This article was originally published on Shrillblog.
As part of their ‘people who made the headlines’ feature, the BBC listed a panda called Sweetie in its female list.
You’d have to be a humourless, militant feminist to find that insulting, right?
Well, I’m here to tell you that it’s not just about the panda. Let me explain.
When you split anything – a list of newsworthy people, the education system, boxing outfits – by gender, you better make sure it doesn’t enforce insidious beliefs about gender. Such as, I don’t know, that newsworthy men are politicians, soldiers and shooting victims, whereas newsworthy women are rape accusers, brides and cute, fluffy animals.
The BBC, an editor was anxious to comment, wasn’t making a judgment about which men and women had made the most worthy achievements that year. Just who had ‘made the headlines’. So let’s make something clear – the BBC lists reflect our country’s appetite for new stories, and an incredibly disheartening view of what we expect from men and women who make our headlines.
The breakdown – Faces of the year – men
- An undercover cop
- An award-winning actor
- A binman who scored a YouTube hit with a rap video criticising the Health Secretary
- A Catholic policeman killed by a bomb in Northern Ireland
- A Vice-Admiral who masterminded the Bin Laden raid
- A successful golfer
- A former features editor at News of the World
- A guy who got mugged during the riots
- A farmer who told Rhianna to stop cavorting semi-naked in his field
- A man who had a suspiciously close relationship with the Defence Secretary
- A famous football manager
- A Republican candidate who had to pull out after sexual assault allegations
What this tells us
Headline-worthy men, according to this list, aren’t simply successful actors or sportspeople. They are also Masculine Men™, doing Masculine Jobs (policemen, sportsmen, armed forces, political candidate) and often brushing with violence (getting killed, ordering other people to kill, getting mugged).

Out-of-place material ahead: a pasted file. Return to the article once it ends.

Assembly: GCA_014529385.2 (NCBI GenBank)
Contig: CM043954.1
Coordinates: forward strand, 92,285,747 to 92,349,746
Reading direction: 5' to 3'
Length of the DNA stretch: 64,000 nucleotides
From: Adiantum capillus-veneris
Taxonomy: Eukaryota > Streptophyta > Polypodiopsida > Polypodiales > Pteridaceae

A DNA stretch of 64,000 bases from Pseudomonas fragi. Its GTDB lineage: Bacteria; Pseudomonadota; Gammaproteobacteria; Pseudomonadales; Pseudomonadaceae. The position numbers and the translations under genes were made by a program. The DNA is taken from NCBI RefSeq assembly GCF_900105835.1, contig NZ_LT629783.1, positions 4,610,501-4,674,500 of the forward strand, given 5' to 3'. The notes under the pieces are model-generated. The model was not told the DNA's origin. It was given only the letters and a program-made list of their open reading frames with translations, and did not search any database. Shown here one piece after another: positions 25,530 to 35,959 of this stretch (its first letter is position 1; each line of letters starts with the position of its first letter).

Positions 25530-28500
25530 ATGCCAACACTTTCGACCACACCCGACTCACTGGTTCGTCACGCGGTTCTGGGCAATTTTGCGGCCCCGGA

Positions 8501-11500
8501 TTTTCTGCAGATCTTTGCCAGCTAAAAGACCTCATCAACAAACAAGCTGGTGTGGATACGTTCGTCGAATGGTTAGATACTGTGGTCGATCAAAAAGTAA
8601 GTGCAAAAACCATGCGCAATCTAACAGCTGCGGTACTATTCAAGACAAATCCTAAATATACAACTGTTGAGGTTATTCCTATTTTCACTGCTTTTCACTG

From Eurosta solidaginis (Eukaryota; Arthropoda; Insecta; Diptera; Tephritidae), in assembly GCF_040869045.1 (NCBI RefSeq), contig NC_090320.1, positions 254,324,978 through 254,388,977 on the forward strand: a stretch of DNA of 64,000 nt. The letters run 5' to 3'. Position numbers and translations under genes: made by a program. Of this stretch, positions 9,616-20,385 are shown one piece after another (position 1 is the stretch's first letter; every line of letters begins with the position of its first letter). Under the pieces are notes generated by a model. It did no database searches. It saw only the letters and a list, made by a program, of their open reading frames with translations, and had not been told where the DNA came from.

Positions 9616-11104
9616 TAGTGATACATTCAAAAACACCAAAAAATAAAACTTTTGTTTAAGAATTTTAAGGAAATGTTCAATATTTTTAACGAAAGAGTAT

Since men are many times more likely than women to do the most dangerous jobs, it might seem logical to see these trends in the media. But if we are more likely to see men getting attacked, attacking others, and heading gung-ho undercover operations in the headlines than women, no wonder rigid expectations of masculinity endemic in our culture. If you aren’t successful, unafraid of violence, or a martyr to violence, you aren’t a real man. You’re certainly not going to make the headlines.
Faces of the year – women
- A US Congresswoman shot in the head
- A successful pop singer
- A Libyan woman allegedly raped by Gaddafi’s militia
- A maid-of-honour at a royal wedding with a now-famous posterior
- Another woman allegedly raped, this time by a high-profile Frenchamn
- The first Chinese player to win a tennis Grand Slam singles
- A woman who married a prince
- A Rupublican Congresswoman beloved of the Tea Party
- Brazil’s President, the first woman to open a debate at the UN National Assembly
- Another woman marrying someone
- A US Marine who went on a date with Justin Timberlake
- The Infamous Panda
What this tells us
At first, it’s not so bad. Two congresswomen, a successful tennis player, a ground-breaking speech by a female president…2011 was a good year for women!
There are 3 brides/bridesmaids in this list. There are 2 (alleged) rape victims. There’s a woman who bagged a date with a famous guy. That makes exactly half of this list focussed on women’s relationships with men, only some of which were consensual.
And there’s the panda. Yes, a carp was once featured in the men’s list, so well done human race, you’ve achieved gender equality (disclaimer: this post contains sarcasm). Did no one at the BBC notice the cringe-worthy fact that the whole story surrounding Tian Tian the panda was her ability to breed? Which is truly the sparkling cherry on top of this hateful cake.
So, it’s not just about the panda, people. Allow the Feminist Rage to flow. And if any of you utter the sentence “why are you so angry at this when people are starving?!” I will unleash my Kung-Fu Panda moves (once I’ve finished breeding.)